You are using an old browser with security vulnerabilities and can not use the features of this website.
August 17, 2019, marks the 20th anniversary of the founding of the Abraham Geiger College at the University of Potsdam. Yesterday, the State Chancellery of Brandenburg reported that 492 anti-Semitic incidents had been registered in the past five years and that the trend was rising. “This underlines the Abraham Geiger College’s position that it is the state’s task to guarantee the safety of rabbinical and cantoral education in Potsdam,” says Rabbi Prof. Walter Homolka, Rector of the Abraham Geiger College.
The Abraham Geiger College was the first rabbinical seminar to be founded in continental Europe after the Shoah. Young people from all over the world come to Potsdam to train as liberal rabbis and cantors. Eight women and twenty-seven men have successfully completed their training in the last two decades.
In 2001, the College became an affiliated institute of the University of Potsdam. The cantor training program was established in 2007, and in 2010 Alina Treiger was the first woman to be ordained as a rabbi in Germany after the Shoah. Founded in 2013, the Institute for Jewish Theology is unique in the German university landscape. Together with the Institute for Jewish Theology, Brandenburg’s rabbinical seminars for Europe are flagship projects of the University of Potsdam. In late summer 2020, the Abraham Geiger College will move to University of Potsdam campus, to the north gate building of the New Palace.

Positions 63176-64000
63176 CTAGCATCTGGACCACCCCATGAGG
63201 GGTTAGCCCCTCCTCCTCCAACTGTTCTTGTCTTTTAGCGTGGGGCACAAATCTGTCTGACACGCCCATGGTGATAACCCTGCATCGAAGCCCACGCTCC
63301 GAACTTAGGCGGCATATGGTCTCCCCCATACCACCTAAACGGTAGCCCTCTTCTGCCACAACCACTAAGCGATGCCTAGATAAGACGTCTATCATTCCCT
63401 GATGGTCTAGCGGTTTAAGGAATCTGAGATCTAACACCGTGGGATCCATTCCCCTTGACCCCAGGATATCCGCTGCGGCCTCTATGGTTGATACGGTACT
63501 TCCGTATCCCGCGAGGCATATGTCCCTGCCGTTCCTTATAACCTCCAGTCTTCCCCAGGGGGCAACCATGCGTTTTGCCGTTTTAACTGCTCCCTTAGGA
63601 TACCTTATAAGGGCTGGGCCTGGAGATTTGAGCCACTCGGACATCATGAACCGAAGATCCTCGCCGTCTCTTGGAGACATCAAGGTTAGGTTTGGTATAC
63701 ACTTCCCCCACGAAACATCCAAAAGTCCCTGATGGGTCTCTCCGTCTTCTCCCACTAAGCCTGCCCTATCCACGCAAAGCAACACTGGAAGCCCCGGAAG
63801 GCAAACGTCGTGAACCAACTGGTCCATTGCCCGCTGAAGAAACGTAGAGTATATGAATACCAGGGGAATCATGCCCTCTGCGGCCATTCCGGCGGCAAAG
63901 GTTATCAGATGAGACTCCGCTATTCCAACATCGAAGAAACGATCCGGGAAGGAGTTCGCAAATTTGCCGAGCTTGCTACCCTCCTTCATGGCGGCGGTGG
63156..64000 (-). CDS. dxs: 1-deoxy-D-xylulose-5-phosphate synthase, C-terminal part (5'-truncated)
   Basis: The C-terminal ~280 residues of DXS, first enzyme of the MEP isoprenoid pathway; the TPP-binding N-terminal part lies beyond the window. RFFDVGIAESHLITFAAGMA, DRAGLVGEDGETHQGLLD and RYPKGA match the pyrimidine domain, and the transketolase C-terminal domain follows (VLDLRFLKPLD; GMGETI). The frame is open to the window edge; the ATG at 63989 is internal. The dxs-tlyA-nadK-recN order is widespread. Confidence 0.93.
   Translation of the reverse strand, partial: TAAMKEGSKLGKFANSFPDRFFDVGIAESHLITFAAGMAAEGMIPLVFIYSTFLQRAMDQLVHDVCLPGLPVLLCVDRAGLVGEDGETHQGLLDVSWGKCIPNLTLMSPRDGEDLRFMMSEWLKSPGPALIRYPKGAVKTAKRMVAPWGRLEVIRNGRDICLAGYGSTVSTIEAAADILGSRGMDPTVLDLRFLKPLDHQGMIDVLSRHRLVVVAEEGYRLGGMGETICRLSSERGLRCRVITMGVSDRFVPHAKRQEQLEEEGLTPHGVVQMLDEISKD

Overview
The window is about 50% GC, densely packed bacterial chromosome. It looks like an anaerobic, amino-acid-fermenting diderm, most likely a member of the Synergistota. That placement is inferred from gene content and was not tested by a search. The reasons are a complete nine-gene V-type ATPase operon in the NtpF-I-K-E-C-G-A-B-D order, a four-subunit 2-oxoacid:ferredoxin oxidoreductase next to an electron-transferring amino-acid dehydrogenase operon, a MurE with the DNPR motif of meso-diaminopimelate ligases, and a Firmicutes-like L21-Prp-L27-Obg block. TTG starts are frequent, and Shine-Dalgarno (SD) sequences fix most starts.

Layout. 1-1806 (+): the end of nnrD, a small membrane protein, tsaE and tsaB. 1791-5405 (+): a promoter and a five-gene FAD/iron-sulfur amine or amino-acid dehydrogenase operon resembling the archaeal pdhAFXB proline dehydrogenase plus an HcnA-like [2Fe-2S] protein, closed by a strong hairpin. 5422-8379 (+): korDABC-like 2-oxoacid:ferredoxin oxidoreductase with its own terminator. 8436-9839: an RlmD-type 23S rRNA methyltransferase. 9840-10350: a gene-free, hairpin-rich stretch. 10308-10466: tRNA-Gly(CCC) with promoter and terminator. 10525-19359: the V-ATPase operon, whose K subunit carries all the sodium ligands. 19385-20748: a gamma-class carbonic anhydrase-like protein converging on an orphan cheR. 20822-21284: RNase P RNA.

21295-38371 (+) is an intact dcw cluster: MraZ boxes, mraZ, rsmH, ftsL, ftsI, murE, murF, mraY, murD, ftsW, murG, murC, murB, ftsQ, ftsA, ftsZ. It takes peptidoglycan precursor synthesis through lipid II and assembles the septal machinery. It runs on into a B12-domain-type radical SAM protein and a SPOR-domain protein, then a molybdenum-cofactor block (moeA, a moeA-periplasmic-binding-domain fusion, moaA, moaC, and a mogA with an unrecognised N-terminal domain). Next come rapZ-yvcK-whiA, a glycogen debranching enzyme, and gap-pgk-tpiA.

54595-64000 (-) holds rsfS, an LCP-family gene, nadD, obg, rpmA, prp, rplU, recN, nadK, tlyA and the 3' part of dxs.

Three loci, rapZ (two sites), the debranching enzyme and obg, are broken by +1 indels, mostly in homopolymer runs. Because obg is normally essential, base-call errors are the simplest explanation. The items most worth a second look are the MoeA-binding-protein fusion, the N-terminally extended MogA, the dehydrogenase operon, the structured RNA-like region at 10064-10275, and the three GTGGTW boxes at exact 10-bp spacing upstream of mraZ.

“Professor Homolka and his colleagues have provided decisive inspiration for the consolidation and renewal of Jewish life in Germany. As a university partner of the AGK, we are delighted that we were able to help strengthen modern Jewish diversity in Germany,” said University President Oliver Günther. “And even though we have experienced success thus far, we are aware that there are still many challenges to be overcome.”
The Abraham Geiger College at the University of Potsdam is in the tradition of the Higher Institute for Jewish Studies in Berlin, which was co-founded by Rabbi Abraham Geiger (1810-1874) in 1872 and closed by the National Socialists in 1942. Rooted in the values of liberal Judaism, the College combines Jewish traditions with modern scholarly questions in order to strengthen participation in civil society. It is committed to the dissemination of contemporary Jewish life that deals with the intellectual and ethical questions of our time and provides fresh inspiration.
The Abraham Geiger College currently has eighteen rabbi and eight cantor students. Nine of the total of twenty-six students are women. The students come from Germany, Belgium, Norway, Russia, Ukraine and Belarus, from Israel, Brazil and the USA. The majority of the graduates now work for the Jewish community in Germany; others work in France, Great Britain, Austria and Luxembourg, in Israel, South Africa and in the USA.
Text: AGK / Department for Press and Public Relations
Translation: Dr. Lee Holt
Published online by: Agnes Bressa
Contact to the online editorial office: onlineredaktionuni-potsdamde